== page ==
Just as a clean, tidy home makes us feel serene and in control, an uncluttered mind can create a sense of clarity and calmness.
Owing to the pandemic, however, uncertainty, isolation and economic hardship, as well as the grief felt by so many, have filled the corners of our minds with unresolved and often difficult feelings.
“We can equate the pandemic to a collective societal trauma,” says Jane Caro, associate director of the Mental Health Foundation and a practising psychotherapist. “It’s been incredibly difficult living through it, but coming out of it can present new challenges.”
Those with pre-existing difficulties are likely to have been more sensitive during lockdown, but even those who are usually fairly robust may have found the situation testing. For some people this may be the first time in their lives they have experienced difficulties like low mood, stress or anxiety, and that in itself can be quite shocking, says Jane.
Thankfully, the changing season itself is a palliative, and nature is the theme of Mental Health Awareness Week (10 to 16 May), led by the Mental Health Foundation. Along with spending time outside in natural surroundings, getting enough rest, eating a healthy diet and exercising are all proven ways to foster mental as well as physical wellbeing.
How to deal with anxiety: expert advice
So what else can we do? Everyone’s experience is very different but we spoke to the experts have the below suggestions.
Stay in the present
Uncertainty clutters the mind because we spend a lot of time trying to predict things, says Catherine Loveday, professor of cognitive and clinical neuroscience at the University of Westminster.
“We’re probably more aware of the past, but it’s a natural and instinctive trait to consciously inhabit our future, because it guides our thinking all the time,” she says. “This applies to the most basic details of life. Travelling home, for example, you might think ‘I’m going to go that way to get some milk’ because in your mind you’ve walked home and thought about making a cup of tea!”
We spend a lot of time inhabiting this future landscape, says Catherine. “It’s automatic to time-travel backwards and forwards and it’s not until something changes that we realise how much we do that,” she says. “If you have a job loss or a bereavement, suddenly not just your picture of the future has changed, but the facts have changed, too.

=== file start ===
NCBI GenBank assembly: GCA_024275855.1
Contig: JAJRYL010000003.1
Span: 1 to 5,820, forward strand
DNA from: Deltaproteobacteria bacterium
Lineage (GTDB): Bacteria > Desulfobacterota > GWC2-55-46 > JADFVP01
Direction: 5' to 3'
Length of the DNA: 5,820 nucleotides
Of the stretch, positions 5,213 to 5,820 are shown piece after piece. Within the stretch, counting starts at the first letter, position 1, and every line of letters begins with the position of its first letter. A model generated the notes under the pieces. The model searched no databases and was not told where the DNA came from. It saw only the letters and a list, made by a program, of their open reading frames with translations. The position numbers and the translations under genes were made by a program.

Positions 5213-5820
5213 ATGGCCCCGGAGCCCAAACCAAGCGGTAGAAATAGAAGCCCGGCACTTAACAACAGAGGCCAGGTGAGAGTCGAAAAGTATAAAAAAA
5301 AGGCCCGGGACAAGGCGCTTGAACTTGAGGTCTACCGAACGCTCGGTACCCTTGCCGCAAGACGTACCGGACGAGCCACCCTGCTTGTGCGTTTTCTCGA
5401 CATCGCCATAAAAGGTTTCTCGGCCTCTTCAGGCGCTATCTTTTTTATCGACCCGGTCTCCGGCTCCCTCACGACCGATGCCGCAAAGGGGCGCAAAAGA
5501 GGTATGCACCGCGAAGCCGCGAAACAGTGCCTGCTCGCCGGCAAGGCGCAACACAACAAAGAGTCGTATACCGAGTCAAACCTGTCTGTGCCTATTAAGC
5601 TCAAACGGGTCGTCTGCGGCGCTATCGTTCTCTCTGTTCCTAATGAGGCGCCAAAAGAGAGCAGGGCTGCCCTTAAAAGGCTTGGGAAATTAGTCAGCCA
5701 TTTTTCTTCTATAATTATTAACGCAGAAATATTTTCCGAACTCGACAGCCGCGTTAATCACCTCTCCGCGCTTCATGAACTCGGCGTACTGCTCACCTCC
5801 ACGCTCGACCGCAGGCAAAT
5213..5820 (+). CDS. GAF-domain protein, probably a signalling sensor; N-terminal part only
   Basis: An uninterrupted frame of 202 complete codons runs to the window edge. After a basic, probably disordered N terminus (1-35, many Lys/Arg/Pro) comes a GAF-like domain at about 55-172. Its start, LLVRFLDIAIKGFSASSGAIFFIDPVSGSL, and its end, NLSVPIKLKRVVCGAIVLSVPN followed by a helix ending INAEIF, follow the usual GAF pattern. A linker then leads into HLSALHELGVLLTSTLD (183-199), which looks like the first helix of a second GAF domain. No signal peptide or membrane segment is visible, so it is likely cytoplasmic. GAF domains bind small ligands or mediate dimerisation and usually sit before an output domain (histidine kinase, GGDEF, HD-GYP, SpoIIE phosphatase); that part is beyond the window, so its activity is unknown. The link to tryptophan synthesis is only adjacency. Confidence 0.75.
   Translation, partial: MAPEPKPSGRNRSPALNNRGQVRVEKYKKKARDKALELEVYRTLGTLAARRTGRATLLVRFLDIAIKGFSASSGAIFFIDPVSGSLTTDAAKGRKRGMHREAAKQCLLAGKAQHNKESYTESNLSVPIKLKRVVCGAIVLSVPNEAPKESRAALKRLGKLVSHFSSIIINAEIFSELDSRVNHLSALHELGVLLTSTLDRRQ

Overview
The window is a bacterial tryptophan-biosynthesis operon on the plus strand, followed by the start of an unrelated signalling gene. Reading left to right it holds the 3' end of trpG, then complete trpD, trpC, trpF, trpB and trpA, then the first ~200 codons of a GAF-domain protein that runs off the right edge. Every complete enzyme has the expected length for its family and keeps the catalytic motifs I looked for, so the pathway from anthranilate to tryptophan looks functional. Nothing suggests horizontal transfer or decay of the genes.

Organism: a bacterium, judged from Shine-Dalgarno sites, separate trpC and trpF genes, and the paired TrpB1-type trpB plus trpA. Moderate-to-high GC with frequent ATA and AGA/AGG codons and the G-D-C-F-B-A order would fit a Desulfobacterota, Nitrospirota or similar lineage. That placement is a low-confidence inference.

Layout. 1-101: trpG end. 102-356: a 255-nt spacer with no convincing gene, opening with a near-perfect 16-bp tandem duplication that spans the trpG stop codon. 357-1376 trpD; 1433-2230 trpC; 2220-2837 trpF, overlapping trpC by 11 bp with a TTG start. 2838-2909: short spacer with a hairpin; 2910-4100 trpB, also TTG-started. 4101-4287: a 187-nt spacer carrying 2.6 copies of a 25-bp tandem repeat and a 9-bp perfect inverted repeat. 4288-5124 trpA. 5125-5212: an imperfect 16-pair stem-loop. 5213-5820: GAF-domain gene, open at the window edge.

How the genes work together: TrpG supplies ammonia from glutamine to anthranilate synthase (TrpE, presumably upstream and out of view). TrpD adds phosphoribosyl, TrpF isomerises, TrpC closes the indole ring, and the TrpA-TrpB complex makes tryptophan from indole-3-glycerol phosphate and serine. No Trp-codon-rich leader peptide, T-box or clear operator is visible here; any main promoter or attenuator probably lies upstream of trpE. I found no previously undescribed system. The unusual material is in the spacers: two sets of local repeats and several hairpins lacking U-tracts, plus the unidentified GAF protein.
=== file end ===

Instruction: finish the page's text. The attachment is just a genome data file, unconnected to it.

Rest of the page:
With loss, you can’t pick up the phone to that person or celebrate their birthday. With a redundancy you can’t go back to the office or plan things around your salary. Instead, you continually say to yourself, ‘I can’t do that any more.’ Our inability to inhabit the future we pictured can leave us feeling we are driving into fog, which is very anxiety-provoking.”
Those are dramatic examples, but the same applies in small ways, too, when we are faced with uncertainties.
The antidote is to make a conscious effort to remain present in the moment. This enables us to switch off from time-travel and gives us a break from that anxiety. Engaging in tasks that require all our attention and absorb us stills the mind and helps clear that mental clutter.
What works is highly individual, but it can be as simple as reading a great book, trying a new recipe, engaging in art or craft, a house or garden project, walking, especially somewhere new, or exercising.
We tend to worry about loved ones more than ourselves but, although it’s a cliché, the airline safety instruction to put on your own oxygen mask first before you help anyone else holds true, says Jane.
“While women are culturally encouraged to be the carer, many are also wage earners, with other responsibilities as well,” she says. “We can’t run on empty, and putting on our own oxygen masks and attending to self-care is not selfish. If you’re as okay as you can be, it’s better for everyone.”
Positivity can also become a double-edged sword. “There’s absolutely nothing wrong with acknowledging sadness we may feel over what’s going on for us. We’re so aware, quite rightly, of the sheer level of loss and death, we can end up dismissing our own disappointments,” says Jane.
“But there isn’t a hierarchy of loss. All of us feel the extreme distress of others, but that doesn’t mean that what’s going on for an individual isn’t important. Don’t put yourself down just because you were thinking about the wedding you were looking forward to,” she advises.
“Come back to the principle of what you can control and what is out of your control. Try to replace thinking about things six months in the future – that you can’t do anything about – with something small and short term you can control. This creates a sense of empowerment.”
Wake up your brain
If you feel weeks of lockdown have made you more forgetful, you’re not alone, and although most of this is anecdotal, one study* backs this up, says Professor Loveday. So why does spending more time at home have this effect?
“If we have a bigger “life space” there’s more novelty, which means the brain is more alert,” she explains. “The smaller the space, the less stimulation and newness. The brain thinks, ‘nothing much to do here,’ so it switches off.”
When we take in information, our brains also absorb cues that act to jog the memory later. Cues of all kinds can spark a memory, but during lockdown our ‘life space’ became more limited, so the variety of cues was more limited, too.
“Moving around activates a part of the brain called the hippocampus, which is important for memory,” explains Professor Loveday. “Even just standing up wakes your brain up, but navigating new spaces is the most stimulating action.”
For those continuing to live in quite a small space, doing gentle exercise will have the same effect, and changing your environment even slightly, for example a new picture or different photos or plants, has a powerful impact. (This is not helpful for those affected by dementia, however, as change can be confusing for them.)